(d) Provision of adequate resources to institutional care provided by NGOs, while bearing in mind the State responsibility for all children who lack parental care;
(e) Provision of training for staff in alternative care settings and access to complaints mechanisms for the children;
(f) Adequate monitoring of alternative care facilities;
(g) Reunification with their birth family when appropriate for children receiving alternative care.
39. The Committee regrets the lack of information on domestic adoptions and the fact that they are not notified to the courts, which leads to illegal adoption practices. Furthermore, the Committee is concerned that children who have been unofficially adopted suffer discrimination.
40. The Committee recommends the State party to provide more information on domestic adoptions and ensure better follow-up regarding the situation of adopted children. The principle of the best interest of the child should guide the adoption process.
41. The Committee notes the rising number of intercountry adoptions and that the 1993 Hague Convention on Protection of Children and Cooperation in Respect of Intercountry Adoption has not been ratified.
42. The Committee recommends that the State party encourage formal domestic rather than intercountry adoption and reiterates its recommendation that the State party ratify the 1993 Hague Convention on Protection of Children and Cooperation in Respect of Intercountry Adoption.
43. The Committee is concerned that article 195 of the Family Code allows for adoptions to be revoked, which might leave the child without parental care and legal guardians.
44. The Committee recommends that the provision for the revocation of adoptions be amended in order to ensure that, when it is enacted, the child is provided with alternative guardians.
45. The Committee notes as positive the establishment of several Child Protection Units within the police, however it is concerned at the high levels of child abuse, in particular sexual abuse, and regrets the lack of statistics and mechanisms to monitor such violations and analyse its root causes. It is further concerned at the lack of a comprehensive policy to counteract child abuse.
46. The Committee recommends that the State party:
(a) Take the necessary measures to prevent child abuse and neglect;
(b) Establish effective mechanisms to receive, monitor and investigate reports of cases of child abuse and, when required, initiate prosecutions of perpetrators in a manner that is child sensitive and ensures the privacy of the victims;
(c) Provide children victims of sexual or other forms of abuse with the necessary psychological and other support for their full recovery and social reintegration,
(d) Carry out preventive public education campaigns about the consequences of the abuse and ill-treatment of children;
(e) Provide support for the operation of a three-digit toll free helpline for children.
47. In the context of the Secretary-General’s in-depth study on the question of violence against children and the related questionnaire to Governments, the Committee acknowledges with appreciation the written replies of the State party to this questionnaire and its participation in the Regional Consultation for Eastern and Southern Africa, held in South Africa from 18 to 20 July 2005. The Committee recommends that the State party use the outcome of these regional consultations as a tool for taking action, in partnership with civil society, to ensure that every child is protected from all forms of physical, sexual or mental violence and to gain momentum for concrete and, where appropriate, time‑bound actions to prevent and respond to such violence and abuse.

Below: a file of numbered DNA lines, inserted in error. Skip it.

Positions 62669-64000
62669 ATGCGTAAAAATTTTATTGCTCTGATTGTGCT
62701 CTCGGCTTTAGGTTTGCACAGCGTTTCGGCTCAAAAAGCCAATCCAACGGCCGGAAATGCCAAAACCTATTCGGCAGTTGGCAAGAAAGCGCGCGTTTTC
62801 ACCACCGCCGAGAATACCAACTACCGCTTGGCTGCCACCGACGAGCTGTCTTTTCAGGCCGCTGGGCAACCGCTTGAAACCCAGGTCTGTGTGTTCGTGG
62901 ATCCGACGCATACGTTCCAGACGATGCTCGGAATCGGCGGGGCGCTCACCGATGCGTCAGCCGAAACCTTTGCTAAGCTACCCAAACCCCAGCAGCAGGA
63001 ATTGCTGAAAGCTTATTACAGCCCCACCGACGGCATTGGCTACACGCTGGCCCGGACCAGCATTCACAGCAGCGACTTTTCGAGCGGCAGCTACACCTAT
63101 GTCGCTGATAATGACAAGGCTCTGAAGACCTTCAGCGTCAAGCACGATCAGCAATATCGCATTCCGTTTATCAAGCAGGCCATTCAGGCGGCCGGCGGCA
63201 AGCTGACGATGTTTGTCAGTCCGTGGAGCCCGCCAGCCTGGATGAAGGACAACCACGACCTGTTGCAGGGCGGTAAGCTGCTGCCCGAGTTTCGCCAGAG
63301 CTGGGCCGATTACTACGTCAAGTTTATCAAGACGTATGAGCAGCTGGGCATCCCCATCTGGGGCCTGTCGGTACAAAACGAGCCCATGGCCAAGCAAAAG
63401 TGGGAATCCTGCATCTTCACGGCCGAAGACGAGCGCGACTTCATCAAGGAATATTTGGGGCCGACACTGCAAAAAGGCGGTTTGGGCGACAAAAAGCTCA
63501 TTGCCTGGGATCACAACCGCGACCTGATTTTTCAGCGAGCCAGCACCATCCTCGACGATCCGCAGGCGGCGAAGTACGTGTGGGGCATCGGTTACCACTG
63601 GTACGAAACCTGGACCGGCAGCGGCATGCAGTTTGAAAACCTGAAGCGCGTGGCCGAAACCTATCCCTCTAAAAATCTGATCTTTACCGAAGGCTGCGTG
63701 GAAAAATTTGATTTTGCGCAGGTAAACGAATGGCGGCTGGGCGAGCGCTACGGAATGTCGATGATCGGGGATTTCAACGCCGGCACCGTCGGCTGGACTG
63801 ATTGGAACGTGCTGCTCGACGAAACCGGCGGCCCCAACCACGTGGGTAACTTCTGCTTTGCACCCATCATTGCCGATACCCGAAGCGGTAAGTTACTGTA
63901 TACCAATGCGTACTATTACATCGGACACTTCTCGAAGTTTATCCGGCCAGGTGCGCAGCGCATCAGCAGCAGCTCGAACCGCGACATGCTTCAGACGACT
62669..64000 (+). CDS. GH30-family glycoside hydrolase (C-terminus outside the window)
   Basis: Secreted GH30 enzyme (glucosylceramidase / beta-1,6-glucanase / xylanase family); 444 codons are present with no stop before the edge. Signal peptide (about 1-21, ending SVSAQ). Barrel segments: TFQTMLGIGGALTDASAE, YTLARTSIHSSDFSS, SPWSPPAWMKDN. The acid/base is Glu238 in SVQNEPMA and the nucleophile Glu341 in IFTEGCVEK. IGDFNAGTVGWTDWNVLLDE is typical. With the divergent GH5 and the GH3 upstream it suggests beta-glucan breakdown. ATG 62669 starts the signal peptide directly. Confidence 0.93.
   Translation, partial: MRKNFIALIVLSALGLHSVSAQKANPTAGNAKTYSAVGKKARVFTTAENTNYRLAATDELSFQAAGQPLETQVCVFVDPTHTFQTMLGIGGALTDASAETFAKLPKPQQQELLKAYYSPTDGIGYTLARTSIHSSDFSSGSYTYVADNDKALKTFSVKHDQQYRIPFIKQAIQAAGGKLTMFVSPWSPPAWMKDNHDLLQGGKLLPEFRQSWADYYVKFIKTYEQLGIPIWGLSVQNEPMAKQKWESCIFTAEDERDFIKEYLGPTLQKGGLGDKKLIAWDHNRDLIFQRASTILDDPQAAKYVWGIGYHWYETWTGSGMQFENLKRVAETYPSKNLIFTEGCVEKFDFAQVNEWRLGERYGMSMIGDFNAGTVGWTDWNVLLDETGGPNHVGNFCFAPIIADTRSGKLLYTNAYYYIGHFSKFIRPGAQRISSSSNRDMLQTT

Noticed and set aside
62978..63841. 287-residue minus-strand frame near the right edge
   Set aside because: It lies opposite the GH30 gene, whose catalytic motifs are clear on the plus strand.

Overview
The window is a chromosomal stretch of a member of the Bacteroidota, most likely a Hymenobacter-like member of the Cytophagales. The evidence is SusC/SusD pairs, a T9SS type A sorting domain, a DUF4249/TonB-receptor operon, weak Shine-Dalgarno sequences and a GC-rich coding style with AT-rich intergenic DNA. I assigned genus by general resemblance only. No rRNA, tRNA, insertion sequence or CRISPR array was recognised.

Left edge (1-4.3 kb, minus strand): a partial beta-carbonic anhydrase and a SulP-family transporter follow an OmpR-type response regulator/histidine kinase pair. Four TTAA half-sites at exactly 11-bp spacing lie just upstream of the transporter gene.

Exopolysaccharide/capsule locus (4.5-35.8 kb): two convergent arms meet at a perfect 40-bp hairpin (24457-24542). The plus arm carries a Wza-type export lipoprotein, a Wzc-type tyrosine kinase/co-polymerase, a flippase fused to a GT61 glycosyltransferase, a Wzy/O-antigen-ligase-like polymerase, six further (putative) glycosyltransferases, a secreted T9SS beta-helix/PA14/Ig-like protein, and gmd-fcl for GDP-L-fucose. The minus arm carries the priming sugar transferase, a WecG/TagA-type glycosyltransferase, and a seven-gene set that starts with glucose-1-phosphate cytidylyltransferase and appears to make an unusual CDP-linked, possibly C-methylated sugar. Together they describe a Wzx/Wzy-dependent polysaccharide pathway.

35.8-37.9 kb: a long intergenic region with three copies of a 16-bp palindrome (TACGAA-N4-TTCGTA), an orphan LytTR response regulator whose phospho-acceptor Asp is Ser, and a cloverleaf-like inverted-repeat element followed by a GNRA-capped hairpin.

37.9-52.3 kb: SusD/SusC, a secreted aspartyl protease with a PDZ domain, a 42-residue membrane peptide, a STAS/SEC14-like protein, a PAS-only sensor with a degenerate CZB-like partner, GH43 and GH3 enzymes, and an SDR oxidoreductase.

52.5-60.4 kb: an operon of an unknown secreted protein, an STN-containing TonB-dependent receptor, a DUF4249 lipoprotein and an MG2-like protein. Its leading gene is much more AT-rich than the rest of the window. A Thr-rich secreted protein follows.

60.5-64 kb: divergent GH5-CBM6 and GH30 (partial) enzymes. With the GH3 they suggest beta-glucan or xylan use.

48. In addition, the Committee would like to draw the State party’s attention to the report of the independent expert for the United Nations study on violence against children (A/61/299) and to encourage the State party to take all appropriate measures to implement overarching recommendations as well as setting-specific recommendations contained in this report.
Children in prison with their mothers
49. The Committee is concerned over the large number of young children, including infants, in prison with their mothers.
50. The Committee recommends that the State party seek alternative measures to institutional confinement for mothers with young children and, if applied, provide adequate facilities, while taking into account article 30 of the African Charter on the Rights and Welfare of the African Child.
5. Basic health and welfare
(arts. 6, 18 (3), 23, 24, 26, 27 (1-3))
Children with disabilities
51. The Committee notes the State party’s efforts to support children with disabilities, including direct and indirect assistance. However, it is concerned about the persisting de facto discrimination, lack of statistical data on the number of disabled children and insufficient educational opportunities. The Committee is also concerned that children are doubly disadvantaged if they live in rural and remote areas.
52. The Committee recommends that, taking into account the United Nations Standard Rules on the Equalization of Opportunities for Persons with Disabilities (General Assembly resolution 48/96) and the recommendations of the Committee’s day of general discussion on children with disabilities held on 6 October 1997 (see CRC/C/66), the State party take all necessary measures to: